On Becoming a Professional Amateur: Verbs—Choose Wisely
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Sample paragraph: I saw Hal coming toward me across the office commons, waving. “What did the boss say?” he screeched.

I shook my head and waved him away. “I don’t want to talk about it, Hal.”

“Oh, Ron,” he squealed. “Please tell me he didn’t fire you!”

oOo

Do the verbs screeched and squealed help build up the atmosphere of this scene or disrupt it?

What if I tell you the screecher is forty-something, college-educated and in upper management and that his normal speaking voice is a rich baritone?

I don’t know about you, but I see an owl in a three piece suit.

Words that work against characterization disrupt the reader’s sense of the story. If your beautiful princess screeches her dialogue and cackles when she laughs, you inadvertently paint a picture of her that you may not intend to. If you want her to seem a bit whacky or have her provide comic relief, then by all means have her screech and cackle away. But make sure her actions enhance rather than contradict her character.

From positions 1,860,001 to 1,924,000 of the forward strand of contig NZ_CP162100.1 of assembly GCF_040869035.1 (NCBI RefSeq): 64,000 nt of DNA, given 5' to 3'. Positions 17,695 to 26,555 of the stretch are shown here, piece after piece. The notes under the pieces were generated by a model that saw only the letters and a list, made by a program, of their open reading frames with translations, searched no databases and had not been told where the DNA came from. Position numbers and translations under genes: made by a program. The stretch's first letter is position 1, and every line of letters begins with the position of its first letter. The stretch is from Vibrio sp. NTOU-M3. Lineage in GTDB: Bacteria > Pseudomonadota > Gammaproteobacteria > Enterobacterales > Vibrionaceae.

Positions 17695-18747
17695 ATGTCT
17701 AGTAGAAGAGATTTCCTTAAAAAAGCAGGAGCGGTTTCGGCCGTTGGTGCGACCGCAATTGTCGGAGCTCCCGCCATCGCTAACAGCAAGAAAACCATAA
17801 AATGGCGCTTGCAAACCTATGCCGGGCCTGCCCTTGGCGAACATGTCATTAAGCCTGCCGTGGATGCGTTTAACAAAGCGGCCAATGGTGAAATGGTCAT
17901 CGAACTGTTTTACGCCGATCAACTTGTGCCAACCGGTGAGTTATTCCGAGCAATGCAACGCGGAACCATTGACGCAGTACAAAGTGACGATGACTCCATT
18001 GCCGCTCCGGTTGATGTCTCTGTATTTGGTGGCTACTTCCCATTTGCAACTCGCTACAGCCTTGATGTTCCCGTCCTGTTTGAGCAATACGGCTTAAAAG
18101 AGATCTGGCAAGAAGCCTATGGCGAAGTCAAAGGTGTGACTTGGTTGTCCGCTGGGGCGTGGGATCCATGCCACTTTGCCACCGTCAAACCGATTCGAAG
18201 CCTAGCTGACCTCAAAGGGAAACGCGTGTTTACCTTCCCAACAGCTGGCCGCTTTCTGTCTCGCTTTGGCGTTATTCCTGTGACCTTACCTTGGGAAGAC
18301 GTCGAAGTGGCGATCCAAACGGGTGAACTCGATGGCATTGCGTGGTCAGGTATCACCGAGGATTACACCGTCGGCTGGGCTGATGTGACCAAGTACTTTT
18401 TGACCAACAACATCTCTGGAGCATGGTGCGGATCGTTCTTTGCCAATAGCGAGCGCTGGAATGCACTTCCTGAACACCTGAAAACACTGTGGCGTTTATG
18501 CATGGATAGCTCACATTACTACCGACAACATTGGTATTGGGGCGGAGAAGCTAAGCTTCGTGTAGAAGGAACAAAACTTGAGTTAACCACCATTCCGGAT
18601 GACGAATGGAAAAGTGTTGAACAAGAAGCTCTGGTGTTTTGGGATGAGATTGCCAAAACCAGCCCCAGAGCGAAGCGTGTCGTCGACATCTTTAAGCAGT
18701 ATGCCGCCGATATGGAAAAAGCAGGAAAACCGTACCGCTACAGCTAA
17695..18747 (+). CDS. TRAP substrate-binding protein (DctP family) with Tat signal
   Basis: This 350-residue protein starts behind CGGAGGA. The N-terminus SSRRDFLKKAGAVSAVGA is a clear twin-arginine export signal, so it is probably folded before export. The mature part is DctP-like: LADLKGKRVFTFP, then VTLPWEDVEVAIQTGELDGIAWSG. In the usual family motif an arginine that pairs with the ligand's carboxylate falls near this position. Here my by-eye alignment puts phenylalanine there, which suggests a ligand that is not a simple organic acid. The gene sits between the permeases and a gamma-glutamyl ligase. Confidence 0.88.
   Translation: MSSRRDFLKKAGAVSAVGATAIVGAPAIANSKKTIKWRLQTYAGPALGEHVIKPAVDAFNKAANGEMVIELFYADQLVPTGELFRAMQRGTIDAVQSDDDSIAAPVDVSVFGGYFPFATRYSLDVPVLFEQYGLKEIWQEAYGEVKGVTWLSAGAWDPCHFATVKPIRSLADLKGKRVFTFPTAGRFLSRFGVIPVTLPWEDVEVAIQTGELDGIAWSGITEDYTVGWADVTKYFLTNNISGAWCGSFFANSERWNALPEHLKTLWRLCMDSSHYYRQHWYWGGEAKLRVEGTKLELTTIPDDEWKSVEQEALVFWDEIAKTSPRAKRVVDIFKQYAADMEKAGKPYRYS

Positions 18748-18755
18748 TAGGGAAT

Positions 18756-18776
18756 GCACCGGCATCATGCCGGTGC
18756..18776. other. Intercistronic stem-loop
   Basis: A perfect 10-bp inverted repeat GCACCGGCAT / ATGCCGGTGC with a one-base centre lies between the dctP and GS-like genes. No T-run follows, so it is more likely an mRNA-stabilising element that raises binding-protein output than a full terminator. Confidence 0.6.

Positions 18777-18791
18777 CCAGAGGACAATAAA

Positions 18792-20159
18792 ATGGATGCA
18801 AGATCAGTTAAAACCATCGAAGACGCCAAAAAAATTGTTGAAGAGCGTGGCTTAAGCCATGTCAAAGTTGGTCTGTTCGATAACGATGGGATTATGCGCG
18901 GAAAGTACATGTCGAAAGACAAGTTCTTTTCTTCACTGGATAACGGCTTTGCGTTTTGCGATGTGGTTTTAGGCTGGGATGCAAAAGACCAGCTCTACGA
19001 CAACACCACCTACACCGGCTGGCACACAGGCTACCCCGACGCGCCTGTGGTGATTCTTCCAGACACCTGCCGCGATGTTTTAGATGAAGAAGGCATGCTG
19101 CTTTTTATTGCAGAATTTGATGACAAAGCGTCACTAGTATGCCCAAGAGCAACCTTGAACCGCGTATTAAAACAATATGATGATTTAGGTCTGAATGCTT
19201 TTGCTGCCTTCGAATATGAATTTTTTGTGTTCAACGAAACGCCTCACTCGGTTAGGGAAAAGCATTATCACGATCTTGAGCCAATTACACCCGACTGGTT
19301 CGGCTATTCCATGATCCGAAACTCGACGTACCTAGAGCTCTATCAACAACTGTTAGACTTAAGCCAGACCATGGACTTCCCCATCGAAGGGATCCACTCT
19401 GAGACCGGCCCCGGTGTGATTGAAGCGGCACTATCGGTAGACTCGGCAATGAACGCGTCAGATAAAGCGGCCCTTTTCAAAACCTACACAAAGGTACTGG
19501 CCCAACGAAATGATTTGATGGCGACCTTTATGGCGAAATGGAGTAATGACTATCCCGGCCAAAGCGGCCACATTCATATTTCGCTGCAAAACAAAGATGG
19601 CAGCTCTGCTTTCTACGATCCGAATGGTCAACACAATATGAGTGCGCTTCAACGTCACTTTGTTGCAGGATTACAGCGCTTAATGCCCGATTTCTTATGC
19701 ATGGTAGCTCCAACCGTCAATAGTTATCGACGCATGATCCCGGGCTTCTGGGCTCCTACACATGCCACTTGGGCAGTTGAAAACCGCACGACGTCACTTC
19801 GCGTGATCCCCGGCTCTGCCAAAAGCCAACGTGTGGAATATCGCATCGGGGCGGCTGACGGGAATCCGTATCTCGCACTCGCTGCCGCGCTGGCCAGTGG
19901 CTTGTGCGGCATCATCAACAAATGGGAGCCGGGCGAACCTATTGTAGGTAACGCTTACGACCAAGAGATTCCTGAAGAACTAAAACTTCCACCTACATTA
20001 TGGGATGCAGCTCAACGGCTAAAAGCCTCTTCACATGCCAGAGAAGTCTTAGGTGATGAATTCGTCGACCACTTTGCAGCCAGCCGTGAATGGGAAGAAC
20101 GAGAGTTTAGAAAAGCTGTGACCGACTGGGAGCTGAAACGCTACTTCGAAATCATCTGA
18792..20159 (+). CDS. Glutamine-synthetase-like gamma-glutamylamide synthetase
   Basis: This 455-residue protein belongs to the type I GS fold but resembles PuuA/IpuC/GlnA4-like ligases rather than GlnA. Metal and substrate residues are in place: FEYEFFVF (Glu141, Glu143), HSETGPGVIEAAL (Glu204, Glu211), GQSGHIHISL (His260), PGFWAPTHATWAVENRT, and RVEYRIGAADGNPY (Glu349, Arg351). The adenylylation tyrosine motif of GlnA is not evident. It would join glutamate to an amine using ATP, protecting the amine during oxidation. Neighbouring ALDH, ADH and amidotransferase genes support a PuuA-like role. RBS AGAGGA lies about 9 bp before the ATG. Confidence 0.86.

The important thing is to remember that strong verbs are your best tool for communicating about your characters and about the atmosphere of a given scene. You can use the most luscious adjectives in the thesaurus, but if you have your ethereal, angelic, silver-eyed princess respond to the hero’s’ attempt at humor by cackling, the reader will wonder why you didn’t follow up by having him gape in disappointment and disbelief or involuntarily imagine her laying an egg.

Exercise: Rewrite the short scene above so that Hal’s excitement or trepidation is clear and present, without him screeching and squealing it.

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